Freelance self-employment is part of this middle stratum, too. As the late Marxist theorist Erik Olin Wright explained, “Self-employment is primarily contrasted to two other conditions: being employed by someone else (i.e. being a wage-earner) or earning an income without working at all (i.e. being a rentier of one sort or another who receives an income without working).” Thus, like very-small-business owners who are unable to stop working lest their enterprises collapse, self-employed people also exist between the two dominant classes, their lives sharing some characteristics with both. In this sense, both groups can be understood as comprising a literal middle class — a term often erroneously used to refer to workers with a certain degree of material security.
In a moment of heightened class conflict, the allegiances of self-employed people and very-small-business owners who occupy this space between capitalists and workers are often up for grabs. While the current protests have a clear right-wing coloring and most of those participating in them are presumably beyond persuasion, there are many more business owners undoubtedly watching them from home and considering their arguments.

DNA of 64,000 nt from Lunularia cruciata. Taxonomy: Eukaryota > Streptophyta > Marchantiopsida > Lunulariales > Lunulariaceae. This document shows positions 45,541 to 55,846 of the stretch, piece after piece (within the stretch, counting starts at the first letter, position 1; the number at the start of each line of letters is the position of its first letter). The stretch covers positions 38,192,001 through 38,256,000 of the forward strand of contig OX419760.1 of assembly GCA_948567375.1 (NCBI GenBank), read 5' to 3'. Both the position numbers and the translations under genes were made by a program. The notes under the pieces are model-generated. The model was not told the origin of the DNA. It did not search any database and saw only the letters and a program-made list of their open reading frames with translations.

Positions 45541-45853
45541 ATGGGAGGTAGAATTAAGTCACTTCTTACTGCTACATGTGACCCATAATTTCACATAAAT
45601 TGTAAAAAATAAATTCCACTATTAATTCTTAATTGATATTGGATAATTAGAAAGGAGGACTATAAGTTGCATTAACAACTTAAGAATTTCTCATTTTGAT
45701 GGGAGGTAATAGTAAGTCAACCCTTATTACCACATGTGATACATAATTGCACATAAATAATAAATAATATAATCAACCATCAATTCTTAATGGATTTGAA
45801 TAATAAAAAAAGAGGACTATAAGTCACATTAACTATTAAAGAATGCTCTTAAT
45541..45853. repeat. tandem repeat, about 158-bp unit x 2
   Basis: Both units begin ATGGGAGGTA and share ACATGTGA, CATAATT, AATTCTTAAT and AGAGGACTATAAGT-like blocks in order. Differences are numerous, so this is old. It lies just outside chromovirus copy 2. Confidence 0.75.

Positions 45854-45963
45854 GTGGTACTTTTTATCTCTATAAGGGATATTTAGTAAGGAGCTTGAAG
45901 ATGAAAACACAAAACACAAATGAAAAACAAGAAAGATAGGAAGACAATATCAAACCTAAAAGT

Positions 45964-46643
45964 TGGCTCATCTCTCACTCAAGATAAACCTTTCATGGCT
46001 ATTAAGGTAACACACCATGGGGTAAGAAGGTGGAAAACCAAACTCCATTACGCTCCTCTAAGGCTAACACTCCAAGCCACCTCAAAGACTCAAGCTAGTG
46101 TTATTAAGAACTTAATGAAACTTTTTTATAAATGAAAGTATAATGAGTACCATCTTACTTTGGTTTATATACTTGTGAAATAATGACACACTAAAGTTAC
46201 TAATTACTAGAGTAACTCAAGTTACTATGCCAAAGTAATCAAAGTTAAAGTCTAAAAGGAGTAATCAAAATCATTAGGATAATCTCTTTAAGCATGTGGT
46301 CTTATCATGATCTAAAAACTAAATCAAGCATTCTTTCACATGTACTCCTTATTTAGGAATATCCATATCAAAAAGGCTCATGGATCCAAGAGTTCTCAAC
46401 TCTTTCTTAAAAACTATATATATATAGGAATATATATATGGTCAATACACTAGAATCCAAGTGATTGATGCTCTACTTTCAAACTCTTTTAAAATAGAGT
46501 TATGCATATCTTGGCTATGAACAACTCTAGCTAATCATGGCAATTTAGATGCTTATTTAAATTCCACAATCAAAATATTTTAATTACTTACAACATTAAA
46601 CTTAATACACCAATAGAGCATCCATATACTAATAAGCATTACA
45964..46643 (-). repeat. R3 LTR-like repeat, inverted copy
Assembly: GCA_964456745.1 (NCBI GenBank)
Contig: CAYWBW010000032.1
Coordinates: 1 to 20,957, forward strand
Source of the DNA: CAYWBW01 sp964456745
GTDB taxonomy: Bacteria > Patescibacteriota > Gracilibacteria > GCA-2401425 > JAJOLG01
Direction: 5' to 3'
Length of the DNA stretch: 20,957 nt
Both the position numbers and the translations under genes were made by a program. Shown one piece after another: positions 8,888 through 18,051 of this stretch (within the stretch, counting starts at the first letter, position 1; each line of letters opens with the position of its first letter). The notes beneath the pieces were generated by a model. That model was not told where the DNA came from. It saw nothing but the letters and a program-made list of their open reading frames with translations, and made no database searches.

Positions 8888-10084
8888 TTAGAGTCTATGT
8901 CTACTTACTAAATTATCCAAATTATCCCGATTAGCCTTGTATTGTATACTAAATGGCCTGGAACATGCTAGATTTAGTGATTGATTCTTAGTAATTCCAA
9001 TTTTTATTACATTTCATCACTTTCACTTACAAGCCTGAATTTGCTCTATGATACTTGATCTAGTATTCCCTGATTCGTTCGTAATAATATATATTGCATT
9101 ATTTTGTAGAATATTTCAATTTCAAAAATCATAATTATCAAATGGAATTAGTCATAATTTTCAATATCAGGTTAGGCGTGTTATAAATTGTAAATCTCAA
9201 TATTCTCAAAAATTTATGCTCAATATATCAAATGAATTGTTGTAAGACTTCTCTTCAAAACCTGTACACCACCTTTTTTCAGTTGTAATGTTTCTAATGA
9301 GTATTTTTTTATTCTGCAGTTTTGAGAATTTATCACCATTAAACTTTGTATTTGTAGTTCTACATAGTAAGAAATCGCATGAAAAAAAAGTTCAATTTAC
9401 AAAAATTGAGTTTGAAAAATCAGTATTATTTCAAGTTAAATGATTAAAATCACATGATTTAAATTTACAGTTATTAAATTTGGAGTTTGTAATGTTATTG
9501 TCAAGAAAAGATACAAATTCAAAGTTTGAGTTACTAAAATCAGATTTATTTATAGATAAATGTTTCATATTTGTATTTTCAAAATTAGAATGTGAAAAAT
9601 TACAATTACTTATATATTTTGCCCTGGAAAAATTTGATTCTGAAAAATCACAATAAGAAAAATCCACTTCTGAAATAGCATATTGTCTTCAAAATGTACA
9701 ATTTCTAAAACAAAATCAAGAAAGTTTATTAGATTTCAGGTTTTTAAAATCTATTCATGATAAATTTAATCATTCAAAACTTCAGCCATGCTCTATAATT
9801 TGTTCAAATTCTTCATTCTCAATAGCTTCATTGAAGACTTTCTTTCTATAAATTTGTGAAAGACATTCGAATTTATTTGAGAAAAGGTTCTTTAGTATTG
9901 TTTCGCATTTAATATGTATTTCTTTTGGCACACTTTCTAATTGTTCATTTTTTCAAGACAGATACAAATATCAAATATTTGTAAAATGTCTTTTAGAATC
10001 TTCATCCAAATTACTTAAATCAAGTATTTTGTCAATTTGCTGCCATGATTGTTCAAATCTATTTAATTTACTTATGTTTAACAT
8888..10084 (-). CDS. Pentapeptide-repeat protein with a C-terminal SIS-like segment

Anti-capitalists should strategize about how to prevent more small-business owners and self-employed people from siding with the Right. One way to go about this would be to build up the social-democratic welfare state. It won’t solve every problem, but if, thanks to Medicare for All and tuition-free higher education, self-employed people and small-business owners didn’t have health care bills to pay and college tuition to worry about, they wouldn’t just be less likely to side with right-wing movements out of desperation. They would also have a material stake in supporting the Left — to fend off the inevitable attacks on such programs from the Right.